# Speed up simple Python function that uses list comprehension

I'm extracting 4 columns from an imported CSV file (~500MB) to be used for fitting a scikit-learn regression model.

It seems that this function used to do the extraction is extremely slow. I just learnt python today, any suggestions on how the function can be sped up?

Can multithreading/core be used? My system has 4 cores.

def splitData(jobs):
salaries = [jobs[i]['salaryNormalized'] for i, v in enumerate(jobs)]
descriptions = [jobs[i]['description'] + jobs[i]['normalizedLocation'] + jobs[i]['category'] for i, v in enumerate(jobs)]
titles = [jobs[i]['title'] for i, v in enumerate(jobs)]

return salaries, descriptions, titles


## Full Code

def loadData(filePath):
rows = []

categories = ["id", "title", "description", "rawLocation", "normalizedLocation",
"contractType", "contractTime", "company", "category",
"salaryRaw", "salaryNormalized","sourceName"]

if i != 0:
rows.append( dict(zip(categories, row)) )

return rows

def splitData(jobs):
salaries = []
descriptions = []
titles = []

for i in xrange(len(jobs)):
salaries.append( jobs[i]['salaryNormalized'] )
descriptions.append( jobs[i]['description'] + jobs[i]['normalizedLocation'] + jobs[i]['category'] )
titles.append( jobs[i]['title'] )

return salaries, descriptions, titles

def fit(salaries, descriptions, titles):
#Vectorize
vect = TfidfVectorizer()
vect2 = TfidfVectorizer()
descriptions = vect.fit_transform(descriptions)
titles = vect2.fit_transform(titles)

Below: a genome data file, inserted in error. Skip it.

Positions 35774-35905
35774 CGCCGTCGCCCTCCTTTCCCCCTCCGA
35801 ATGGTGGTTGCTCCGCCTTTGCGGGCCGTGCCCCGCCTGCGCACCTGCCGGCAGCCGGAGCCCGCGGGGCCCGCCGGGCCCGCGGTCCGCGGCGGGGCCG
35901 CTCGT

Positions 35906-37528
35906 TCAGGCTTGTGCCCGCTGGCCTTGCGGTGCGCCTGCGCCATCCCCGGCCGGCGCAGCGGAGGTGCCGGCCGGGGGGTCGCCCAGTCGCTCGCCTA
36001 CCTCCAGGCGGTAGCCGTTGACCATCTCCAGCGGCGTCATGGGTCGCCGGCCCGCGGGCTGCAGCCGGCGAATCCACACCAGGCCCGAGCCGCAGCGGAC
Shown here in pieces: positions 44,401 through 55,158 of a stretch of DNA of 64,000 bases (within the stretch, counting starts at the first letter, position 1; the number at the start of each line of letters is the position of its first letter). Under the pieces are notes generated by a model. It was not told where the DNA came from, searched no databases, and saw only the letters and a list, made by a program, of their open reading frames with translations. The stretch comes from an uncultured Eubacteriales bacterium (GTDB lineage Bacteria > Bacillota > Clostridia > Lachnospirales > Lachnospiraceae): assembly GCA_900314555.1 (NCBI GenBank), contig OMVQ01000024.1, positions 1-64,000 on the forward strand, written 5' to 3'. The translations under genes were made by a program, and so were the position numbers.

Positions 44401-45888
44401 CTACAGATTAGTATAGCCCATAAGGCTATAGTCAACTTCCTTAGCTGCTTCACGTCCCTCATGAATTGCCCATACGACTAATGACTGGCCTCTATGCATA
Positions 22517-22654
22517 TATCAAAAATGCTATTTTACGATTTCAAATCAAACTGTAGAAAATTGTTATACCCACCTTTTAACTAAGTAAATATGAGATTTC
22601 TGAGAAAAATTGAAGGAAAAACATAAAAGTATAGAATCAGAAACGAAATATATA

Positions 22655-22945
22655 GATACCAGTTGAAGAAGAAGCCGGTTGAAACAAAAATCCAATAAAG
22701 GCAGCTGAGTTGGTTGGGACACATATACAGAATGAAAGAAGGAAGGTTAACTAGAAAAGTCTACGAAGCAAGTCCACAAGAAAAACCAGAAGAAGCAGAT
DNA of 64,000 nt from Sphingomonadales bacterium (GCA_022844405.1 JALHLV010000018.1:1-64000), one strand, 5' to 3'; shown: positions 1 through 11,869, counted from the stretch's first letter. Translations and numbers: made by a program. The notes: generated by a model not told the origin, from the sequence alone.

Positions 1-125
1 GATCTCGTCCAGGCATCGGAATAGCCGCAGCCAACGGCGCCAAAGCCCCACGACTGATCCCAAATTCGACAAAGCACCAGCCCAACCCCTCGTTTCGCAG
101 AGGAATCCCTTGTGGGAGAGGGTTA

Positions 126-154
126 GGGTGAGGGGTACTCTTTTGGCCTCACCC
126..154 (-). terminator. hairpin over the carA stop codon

#Fit
X = hstack((descriptions, titles))
y = [ np.log(float(salaries[i])) for i, v in enumerate(salaries) ]

rr = Ridge(alpha=0.035)
rr.fit(X, y)

return vect, vect2, rr, X, y

salaries, descriptions, titles = splitData(jobs)
vect, vect2, rr, X_train, y_train = fit(salaries, descriptions, titles)

• Can you provide a sample of the train_data_path? May 1, 2013 at 22:55
• @WinstonEwert Sure: http://www.mediafire.com/?4d3j8g88d6j2h0x May 2, 2013 at 2:06
• Could you post a few lines of the data file directly in the question? May 2, 2013 at 6:49
• Please only state the code purpose in the title May 16, 2015 at 14:05

def loadData(filePath):
rows = []

categories = ["id", "title", "description", "rawLocation", "normalizedLocation",
"contractType", "contractTime", "company", "category",
"salaryRaw", "salaryNormalized","sourceName"]


A list like this should really be a global variable to avoid the expense of recreating it constantly. But you'd do better not store your stuff in a dictionary. Instead do this:

   for (id, title, description, raw_location, normalized_location, contract_type,
contractTime, company, category, salary_raw, salary_normalized, source_name) in reader:

yield salary_normalized, ''.join((description, normalized_location, category)), title


All the stuff is then stored in python local variables (fairly efficient). Then yield produces the three elements you are actually wanting. Just use

   salaries, descriptions, titles = zip(*loadData(...))


to get your three lists again

        # Skip header row
if i != 0:
rows.append( dict(zip(categories, row)) )


Rather than this, call reader.next() before the loop to take out the header

    return rows

• loadtxt() gives me the error ValueError: cannot set an array element with a sequence on line X = np.array(X, dtype). Currently trying to upload the CSV somewhere May 2, 2013 at 1:56
• Here's the CSV: http://www.mediafire.com/?4d3j8g88d6j2h0x May 2, 2013 at 2:06
• @Nyxynyx, my bad. numpy doesn't handled quoted fields. Replaced my answer with a better one. My code processes the file in 8 seconds (does everything before the fit function). May 2, 2013 at 2:57
• It appears that I need to do rows = zip( load_data(...) ) instead of salaries, descriptions, titles = zip(loadData(...)). Is this correct? May 2, 2013 at 3:09
• @Nyxynyx, typo. Should be salaries, description, titles = zip(*loadData(...))). zip(*...) does the opposite of zip(...) May 2, 2013 at 3:11

titles = [jobs[i]['title'] for i, v in enumerate(jobs)] can (should?) be rewritten :